At least two score of bald eagles lounge on exposed tidelands. More watch from perches in the spruce trees we pass under. Most of the mature birds, the ones with white heads and tails, chill. The immature ones fly out and back from the trees, sometimes getting into a tussle with other young birds. They are all waiting for the hatchery truck to finish the transfer of young king salmon from truck to an enclosed pen that now floats on the waters of Fish Creek Pond. It’s as unnatural as humans in character costumes standing in line for days before the opening of a Star Wars movie.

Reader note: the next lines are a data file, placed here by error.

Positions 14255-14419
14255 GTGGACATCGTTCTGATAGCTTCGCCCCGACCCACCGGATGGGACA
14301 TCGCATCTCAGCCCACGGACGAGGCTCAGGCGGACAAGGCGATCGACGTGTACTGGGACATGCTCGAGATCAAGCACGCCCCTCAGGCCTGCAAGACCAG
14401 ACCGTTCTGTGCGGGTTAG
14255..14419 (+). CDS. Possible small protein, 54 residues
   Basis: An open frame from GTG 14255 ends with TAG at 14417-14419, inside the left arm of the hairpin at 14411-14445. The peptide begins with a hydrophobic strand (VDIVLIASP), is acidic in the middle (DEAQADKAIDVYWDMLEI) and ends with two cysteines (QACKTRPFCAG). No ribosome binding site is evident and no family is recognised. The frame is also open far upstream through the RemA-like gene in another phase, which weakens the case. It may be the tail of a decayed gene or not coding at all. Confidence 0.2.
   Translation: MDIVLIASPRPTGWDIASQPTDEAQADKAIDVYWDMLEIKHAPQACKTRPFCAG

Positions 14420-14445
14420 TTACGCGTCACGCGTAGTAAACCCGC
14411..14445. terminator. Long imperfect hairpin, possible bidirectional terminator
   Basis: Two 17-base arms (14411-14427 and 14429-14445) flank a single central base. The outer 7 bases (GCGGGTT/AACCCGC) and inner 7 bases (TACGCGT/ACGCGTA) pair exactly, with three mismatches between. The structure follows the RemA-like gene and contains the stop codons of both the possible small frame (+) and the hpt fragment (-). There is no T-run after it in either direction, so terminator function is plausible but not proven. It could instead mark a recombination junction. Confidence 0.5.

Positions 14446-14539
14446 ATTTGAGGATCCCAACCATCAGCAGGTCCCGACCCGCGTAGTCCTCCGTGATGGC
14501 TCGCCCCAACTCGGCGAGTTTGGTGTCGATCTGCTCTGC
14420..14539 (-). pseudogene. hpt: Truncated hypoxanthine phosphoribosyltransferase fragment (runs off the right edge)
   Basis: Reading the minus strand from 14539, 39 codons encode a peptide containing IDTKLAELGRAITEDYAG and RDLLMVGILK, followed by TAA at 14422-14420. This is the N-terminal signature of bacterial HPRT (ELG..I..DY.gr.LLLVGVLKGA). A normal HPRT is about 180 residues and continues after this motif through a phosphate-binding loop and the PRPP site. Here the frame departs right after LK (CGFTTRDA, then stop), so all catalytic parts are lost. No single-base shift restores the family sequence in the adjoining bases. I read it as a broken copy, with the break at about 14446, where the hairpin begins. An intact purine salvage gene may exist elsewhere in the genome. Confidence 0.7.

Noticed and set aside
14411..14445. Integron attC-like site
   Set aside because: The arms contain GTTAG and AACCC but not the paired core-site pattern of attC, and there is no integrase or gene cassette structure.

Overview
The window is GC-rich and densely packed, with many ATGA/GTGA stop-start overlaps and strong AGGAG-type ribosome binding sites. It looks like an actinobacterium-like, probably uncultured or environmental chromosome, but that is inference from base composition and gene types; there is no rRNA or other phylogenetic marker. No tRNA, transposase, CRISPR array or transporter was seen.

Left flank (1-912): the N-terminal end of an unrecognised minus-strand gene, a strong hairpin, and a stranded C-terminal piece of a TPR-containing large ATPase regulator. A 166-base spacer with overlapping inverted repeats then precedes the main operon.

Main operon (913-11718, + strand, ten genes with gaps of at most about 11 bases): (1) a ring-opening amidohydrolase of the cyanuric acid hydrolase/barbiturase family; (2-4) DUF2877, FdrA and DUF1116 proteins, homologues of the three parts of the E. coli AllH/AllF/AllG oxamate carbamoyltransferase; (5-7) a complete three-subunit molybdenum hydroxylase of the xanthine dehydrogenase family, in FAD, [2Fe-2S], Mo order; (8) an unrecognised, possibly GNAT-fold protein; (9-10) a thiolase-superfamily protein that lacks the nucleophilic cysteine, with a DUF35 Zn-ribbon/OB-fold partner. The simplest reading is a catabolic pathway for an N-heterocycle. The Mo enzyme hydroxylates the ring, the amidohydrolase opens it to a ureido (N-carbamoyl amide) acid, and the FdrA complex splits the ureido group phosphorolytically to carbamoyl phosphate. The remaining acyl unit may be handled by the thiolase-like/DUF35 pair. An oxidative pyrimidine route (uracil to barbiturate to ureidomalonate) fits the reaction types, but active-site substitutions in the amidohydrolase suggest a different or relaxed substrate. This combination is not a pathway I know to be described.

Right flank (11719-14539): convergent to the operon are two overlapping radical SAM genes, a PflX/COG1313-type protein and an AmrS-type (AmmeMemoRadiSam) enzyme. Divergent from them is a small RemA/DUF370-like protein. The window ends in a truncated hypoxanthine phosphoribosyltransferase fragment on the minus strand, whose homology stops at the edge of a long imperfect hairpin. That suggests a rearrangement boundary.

The released salmon smolt that survive eagles and predator fish will swim into the Gulf of Alaska. Six years later, maybe thirty pounds heavier, they will return to the pond, circling it until caught by a sport fisherman or they die of natural causes. A few will follow the pink and dog salmon up Fish Creek to spawn but nothing will come of their effort on the unsuitable gravel.
Those birds not looking for an easy meal, like green winged teal and sand pipers work the estuary waters. I surprise a northern goshawk while it eats a shrew. It bursts into the air and over the heads of some eagles roosting near the top of a spruce tree. The goshawk is ignored by the eagles but not a crow, who chases the bigger bird from its sky.